Getting Out of the Building

by Kevin Casey, founder & CEO of New Avenue Homes

It took us three years to discover product/market fit and it all started with door-to-door research.

Our original idea for New Avenue was to transform the future of the American suburbs and we were going to do so by marrying crowd funding for real estate with modular infill housing.  The plan was simple – get small homes built in a controlled, affordable factory setting, and scatter them throughout existing suburban communities.  These small homes would be a great source for rental income and that income would secure crowd sourced investments from the masses.
Fortunately, in the spring of 2009 we did what Steve Blank always says to do… we got out of the building.  We took a random selection of neighborhoods within two hours drive of Berkeley and then took cross sections of those neighborhoods, created a survey about family size, income, housing needs etc. and we figured out that 30% of the homeowners had either tried to build a second unit and failed, or wanted to build one but assumed you couldn’t.
We didn’t understand exactly why they wanted our solution, (actually, we didn’t really have a solution, it was still an idea), but we now knew almost a third of the homeowners we contacted had a problem – they needed a second unit added to their single family home and they couldn’t find an architect or figure out the agonizing zoning codes.  We had the problem and we had the market… so we knew if we could figure out how to make it easy for them, then we we had a potential business.
We also managed to find our first client during our survey work as one of the doors we knocked on hired us to design a little backyard cottage for an uncle that lives with her for half the year.
Then we learned the tried and true maxim that no business plan survives first customer contact.  We toured modular factories from Scranton, Pennsylvania to Venice, California, and realized modular housing is a logistical nightmare, expensive and would be literally impossible for our market.  It turns out the client bought her home because it had eight beautiful trees and trees block access for modular homes… We also realized that crowd funding is a phenomenal idea but Fannie Mae was guaranteeing loans to homeowners at 3-5% which is extremely hard to compete with.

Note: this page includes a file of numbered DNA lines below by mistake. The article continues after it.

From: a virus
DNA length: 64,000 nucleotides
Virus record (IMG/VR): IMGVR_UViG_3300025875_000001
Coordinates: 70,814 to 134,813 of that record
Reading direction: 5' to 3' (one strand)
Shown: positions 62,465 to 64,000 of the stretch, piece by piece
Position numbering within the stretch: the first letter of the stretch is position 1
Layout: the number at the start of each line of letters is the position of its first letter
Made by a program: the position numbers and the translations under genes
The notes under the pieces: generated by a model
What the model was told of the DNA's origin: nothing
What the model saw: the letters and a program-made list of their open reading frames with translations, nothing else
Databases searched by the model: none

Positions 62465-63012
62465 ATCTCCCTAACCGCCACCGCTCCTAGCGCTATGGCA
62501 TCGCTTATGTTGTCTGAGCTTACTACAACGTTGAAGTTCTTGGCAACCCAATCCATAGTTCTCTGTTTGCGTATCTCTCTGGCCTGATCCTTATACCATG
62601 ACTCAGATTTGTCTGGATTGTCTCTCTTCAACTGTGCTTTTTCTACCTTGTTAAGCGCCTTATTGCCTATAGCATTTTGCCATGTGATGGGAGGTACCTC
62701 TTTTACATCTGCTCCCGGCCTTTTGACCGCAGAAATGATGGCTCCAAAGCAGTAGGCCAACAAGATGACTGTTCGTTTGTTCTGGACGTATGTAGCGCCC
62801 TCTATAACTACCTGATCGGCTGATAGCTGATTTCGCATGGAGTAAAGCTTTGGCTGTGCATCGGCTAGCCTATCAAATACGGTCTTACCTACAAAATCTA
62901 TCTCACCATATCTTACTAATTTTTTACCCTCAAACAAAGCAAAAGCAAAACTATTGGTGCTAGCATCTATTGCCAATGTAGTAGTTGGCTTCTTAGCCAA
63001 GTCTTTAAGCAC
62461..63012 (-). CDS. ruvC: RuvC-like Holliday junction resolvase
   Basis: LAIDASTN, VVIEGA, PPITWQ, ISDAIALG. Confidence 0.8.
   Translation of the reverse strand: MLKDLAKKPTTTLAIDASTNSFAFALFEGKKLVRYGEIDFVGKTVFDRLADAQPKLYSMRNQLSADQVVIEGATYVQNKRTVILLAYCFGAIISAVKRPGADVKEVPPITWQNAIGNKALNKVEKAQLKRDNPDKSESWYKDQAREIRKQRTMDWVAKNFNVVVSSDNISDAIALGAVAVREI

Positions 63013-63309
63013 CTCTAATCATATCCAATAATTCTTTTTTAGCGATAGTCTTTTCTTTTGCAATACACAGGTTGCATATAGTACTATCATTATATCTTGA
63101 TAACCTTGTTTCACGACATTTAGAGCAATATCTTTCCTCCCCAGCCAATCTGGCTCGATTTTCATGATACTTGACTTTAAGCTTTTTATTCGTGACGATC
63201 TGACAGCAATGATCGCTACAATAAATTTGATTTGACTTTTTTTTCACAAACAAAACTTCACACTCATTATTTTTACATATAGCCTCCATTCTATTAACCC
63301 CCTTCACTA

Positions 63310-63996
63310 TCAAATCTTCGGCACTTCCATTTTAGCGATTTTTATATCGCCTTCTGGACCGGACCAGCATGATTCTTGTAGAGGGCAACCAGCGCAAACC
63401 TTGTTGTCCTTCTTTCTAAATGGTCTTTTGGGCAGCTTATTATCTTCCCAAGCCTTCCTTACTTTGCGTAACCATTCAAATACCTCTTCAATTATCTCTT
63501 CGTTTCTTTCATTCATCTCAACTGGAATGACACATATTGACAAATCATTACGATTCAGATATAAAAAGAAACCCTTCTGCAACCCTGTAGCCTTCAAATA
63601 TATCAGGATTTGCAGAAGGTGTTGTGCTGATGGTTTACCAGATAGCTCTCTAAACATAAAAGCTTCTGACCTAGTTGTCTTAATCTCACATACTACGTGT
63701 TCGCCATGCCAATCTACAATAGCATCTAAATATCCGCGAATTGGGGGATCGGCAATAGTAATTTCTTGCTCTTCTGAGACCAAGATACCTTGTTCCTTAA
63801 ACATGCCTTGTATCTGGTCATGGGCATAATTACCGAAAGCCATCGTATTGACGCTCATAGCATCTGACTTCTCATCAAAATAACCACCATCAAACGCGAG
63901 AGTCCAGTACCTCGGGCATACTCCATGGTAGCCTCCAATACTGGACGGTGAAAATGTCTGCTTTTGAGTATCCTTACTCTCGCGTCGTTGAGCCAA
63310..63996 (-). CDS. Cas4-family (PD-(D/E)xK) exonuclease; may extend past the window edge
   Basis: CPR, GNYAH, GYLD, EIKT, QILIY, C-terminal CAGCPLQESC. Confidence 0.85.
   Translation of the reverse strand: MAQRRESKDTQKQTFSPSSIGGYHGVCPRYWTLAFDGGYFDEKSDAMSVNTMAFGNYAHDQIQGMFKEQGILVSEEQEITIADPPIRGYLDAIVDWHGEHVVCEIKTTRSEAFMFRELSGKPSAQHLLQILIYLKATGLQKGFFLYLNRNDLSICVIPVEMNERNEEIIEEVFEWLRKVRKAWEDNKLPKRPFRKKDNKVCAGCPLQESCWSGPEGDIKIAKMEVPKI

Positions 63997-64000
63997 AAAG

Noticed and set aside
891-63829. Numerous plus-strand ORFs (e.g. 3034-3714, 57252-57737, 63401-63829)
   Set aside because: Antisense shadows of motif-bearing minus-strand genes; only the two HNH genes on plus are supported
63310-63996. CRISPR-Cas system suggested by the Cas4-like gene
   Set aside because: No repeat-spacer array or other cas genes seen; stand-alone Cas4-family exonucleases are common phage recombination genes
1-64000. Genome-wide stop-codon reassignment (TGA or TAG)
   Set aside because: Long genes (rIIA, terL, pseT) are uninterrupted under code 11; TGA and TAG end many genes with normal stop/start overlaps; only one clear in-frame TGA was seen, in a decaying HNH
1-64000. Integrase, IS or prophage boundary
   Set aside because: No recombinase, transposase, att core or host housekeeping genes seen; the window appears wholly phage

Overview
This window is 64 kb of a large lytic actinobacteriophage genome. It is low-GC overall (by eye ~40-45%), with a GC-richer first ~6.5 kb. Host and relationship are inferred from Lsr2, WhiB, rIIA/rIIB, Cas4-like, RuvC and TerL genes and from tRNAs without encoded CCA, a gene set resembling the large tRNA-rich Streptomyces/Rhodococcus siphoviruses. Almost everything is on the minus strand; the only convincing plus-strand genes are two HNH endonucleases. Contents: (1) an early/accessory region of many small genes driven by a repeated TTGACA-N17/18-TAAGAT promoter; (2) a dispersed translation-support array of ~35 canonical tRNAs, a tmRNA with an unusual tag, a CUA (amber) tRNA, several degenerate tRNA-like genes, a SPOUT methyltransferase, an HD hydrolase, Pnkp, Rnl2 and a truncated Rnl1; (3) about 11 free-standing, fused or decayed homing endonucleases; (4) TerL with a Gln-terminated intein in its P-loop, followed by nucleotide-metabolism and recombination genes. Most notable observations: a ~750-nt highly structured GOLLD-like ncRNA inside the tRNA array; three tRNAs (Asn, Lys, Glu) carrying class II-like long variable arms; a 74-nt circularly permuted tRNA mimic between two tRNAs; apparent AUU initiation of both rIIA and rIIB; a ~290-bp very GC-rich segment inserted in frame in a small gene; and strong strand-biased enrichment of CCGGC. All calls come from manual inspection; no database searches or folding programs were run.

Most importantly, we learned that managing an architect and general contractor is something that a homeowner really values.   So we started building a process and standards for managing these service providers.   Once we started marketing our ability to integrate these challenging service providers more customers started signing up.
It Takes Time
We studied our early clients and worked extremely closely with the architects and contractors they hired.  While we all love innovation and Moore’s Law, city politics and human nature don’t necessary move as quickly and we spent 18 months moving the first project through the entire lifecycle of design, permitting and building.  This 18 month research process offered countless bits of information that guided our product design but it felt like a lifetime when we were in the middle of it.  Then we needed another two years to find and study the next 50 clients.  Once we had this set of clients we could segment our customers just enough to realize that the market was so much broader than we had imagined.  We learned that our customers are primarily baby boomers who want to share their homes and their lives with extended family.  They are building beautiful little retirement homes and family compounds.  They didn’t want the rental income that was our initial theory.  They want community and they want to help their children.
Because we had spoken to hundreds of homeowners at the very early stages of our idea, we had strong evidence that the market was huge, the problem was significant and that we had a unique opportunity to provide an answer to an almost overwhelming desire for more living space created by new buildings on existing properties.   That gave us the insight and confidence to push through years of refining the service model until we nailed a product/market fit.   Last month we were featured on the cover of the San Francisco Chronicle and a few months prior to that Page One of the Wall Street Journal as “The Latest Urban Trend” and cities across the country are promoting this model for housing.
Getting out of the building gave us a four year head start and the time to become a leader in this market before the papers picked it up.
Kevin Casey is an MBA ’09 of Berkeley-Haas and is founder and CEO of New Avenue Homes.  Find him on twitter @newavenuehomes.